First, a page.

A dose of 0.012 mg/kg/day (approximately 1/7 the maximum recommended human dose) during the period of organogenesis in rats caused an increase in post-implantation embryofetal losses. These losses could be due to the prolactin inhibitory properties of cabergoline in rats. At daily doses of 0.5 mg/kg/day (approximately 19 times the maximum recommended human dose) during the period of organogenesis in the rabbit, cabergoline caused maternotoxicity characterized by a loss of body weight and decreased food consumption. Doses of 4 mg/kg/day (approximately 150 times the maximum recommended human dose) during the period of organogenesis in the rabbit caused an increased occurrence of various malformations. However, in another study in rabbits, no treatment-related malformations or embryofetotoxicity were observed at doses up to 8 mg/kg/day (approximately 300 times the maximum recommended human dose).
In rats, doses higher than 0.003 mg/kg/day (approximately 1/28 the maximum recommended human dose) from 6 days before parturition and throughout the lactation period inhibited growth and caused death of offspring due to decreased milk secretion.
There are, however, no adequate and well-controlled studies in pregnant women. Because animal reproduction studies are not always predictive of human response, this drug should be used during pregnancy only if clearly needed.
It is not known whether this drug is excreted in human milk. Because many drugs are excreted in human milk and because of the potential for serious adverse reactions in nursing infants from cabergoline, a decision should be made whether to discontinue nursing or to discontinue the drug, taking into account the importance of the drug to the mother. Use of cabergoline for the inhibition or suppression of physiologic lactation is not recommended (see PRECAUTIONS section).
The prolactin-lowering action of cabergoline suggests that it will interfere with lactation. Due to this interference with lactation, cabergoline should not be given to women postpartum who are breastfeeding or who are planning to breastfeed.
Safety and effectiveness of cabergoline in pediatric patients have not been established.
Clinical studies of cabergoline did not include sufficient numbers of subjects aged 65 and over to determine whether they respond differently from younger patients. Other reported clinical experience has not identified differences in responses between the elderly and younger patients. In general, dose selection for an elderly patient should be cautious, usually starting at the low end of the dosing range, reflecting the greater frequency of decreased hepatic, renal, or cardiac function, and of concomitant disease or other drug therapy.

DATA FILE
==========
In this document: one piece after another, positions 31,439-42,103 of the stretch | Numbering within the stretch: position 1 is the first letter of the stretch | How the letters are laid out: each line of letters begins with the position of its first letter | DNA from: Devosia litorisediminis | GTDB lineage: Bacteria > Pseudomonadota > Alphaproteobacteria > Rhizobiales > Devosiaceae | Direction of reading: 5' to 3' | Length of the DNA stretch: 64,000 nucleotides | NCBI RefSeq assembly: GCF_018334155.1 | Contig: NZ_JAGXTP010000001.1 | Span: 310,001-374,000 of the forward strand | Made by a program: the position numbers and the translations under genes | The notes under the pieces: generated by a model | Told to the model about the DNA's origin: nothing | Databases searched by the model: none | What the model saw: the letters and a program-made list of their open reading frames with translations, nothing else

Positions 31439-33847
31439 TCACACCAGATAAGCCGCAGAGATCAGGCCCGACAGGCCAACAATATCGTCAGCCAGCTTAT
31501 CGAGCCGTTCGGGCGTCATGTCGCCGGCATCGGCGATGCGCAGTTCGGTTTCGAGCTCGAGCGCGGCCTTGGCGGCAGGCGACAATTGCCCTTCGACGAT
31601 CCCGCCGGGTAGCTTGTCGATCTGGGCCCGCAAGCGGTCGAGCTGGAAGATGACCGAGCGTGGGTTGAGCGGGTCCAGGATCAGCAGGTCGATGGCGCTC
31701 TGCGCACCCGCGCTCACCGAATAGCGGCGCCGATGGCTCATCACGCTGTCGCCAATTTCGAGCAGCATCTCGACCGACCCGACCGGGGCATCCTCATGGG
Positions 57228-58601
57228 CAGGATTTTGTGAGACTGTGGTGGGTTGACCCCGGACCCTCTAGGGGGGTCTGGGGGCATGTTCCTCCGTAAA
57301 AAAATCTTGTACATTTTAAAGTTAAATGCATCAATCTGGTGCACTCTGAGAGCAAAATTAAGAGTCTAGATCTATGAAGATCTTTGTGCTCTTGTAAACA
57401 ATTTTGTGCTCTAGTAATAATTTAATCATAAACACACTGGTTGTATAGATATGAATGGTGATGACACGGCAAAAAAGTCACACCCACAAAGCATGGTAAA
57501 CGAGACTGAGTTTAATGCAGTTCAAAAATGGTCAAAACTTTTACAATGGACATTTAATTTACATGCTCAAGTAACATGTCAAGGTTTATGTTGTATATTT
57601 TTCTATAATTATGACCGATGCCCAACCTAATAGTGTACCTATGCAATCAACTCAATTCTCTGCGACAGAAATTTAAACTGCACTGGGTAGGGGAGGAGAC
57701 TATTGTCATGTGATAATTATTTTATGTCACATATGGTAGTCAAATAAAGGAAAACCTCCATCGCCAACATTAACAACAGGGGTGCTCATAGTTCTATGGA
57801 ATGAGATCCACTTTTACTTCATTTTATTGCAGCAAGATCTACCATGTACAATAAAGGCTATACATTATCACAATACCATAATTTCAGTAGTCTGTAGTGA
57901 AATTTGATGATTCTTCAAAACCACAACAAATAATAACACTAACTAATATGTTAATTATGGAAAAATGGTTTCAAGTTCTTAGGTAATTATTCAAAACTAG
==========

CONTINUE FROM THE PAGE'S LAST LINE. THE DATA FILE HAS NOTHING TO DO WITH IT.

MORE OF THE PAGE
The safety of cabergoline tablets has been evaluated in more than 900 patients with hyperprolactinemic disorders. Most adverse events were mild or moderate in severity.
In a 4-week, double-blind, placebo-controlled study, treatment consisted of placebo or cabergoline at fixed doses of 0.125, 0.5, 0.75, or 1.0 mg twice weekly. Doses were halved during the first week. Since a possible dose-related effect was observed for nausea only, the four cabergoline treatment groups have been combined. The incidence of the most common adverse events during the placebo-controlled study is presented in the following table.
0.125 to 1 mg two
times a week
|Nausea||45 (27)||4 (20)|
|Abdominal pain||9 (5)||1 (5)|
|Central and Peripheral Nervous System|
|Headache||43 (26)||5 (25)|
|Dizziness||25 (15)||1 (5)|
|Body As a Whole|
|Asthenia||15 (9)||2 (10)|
|Hot flashes||2 (1)||1 (5)|
|Somnolence||9 (5)||1 (5)|
|Depression||5 (3)||1 (5)|
|Autonomic Nervous System|
|Postural hypotension||6 (4)||0|
|Reproductive – Female|
|Breast pain||2 (1)||0|
|Abnormal vision||2 (1)||0|
In the 8-week, double-blind period of the comparative trial with bromocriptine, Cabergoline (at a dose of 0.5 mg twice weekly) was discontinued because of an adverse event in 4 of 221 patients (2%) while bromocriptine (at a dose of 2.5 mg two times a day) was discontinued in 14 of 231 patients (6%). The most common reasons for discontinuation from cabergoline were headache, nausea and vomiting (3, 2 and 2 patients respectively); the most common reasons for discontinuation from bromocriptine were nausea, vomiting, headache, and dizziness or vertigo (10, 3, 3, and 3 patients respectively). The incidence of the most common adverse events during the double-blind portion of the comparative trial with bromocriptine is presented in the following table.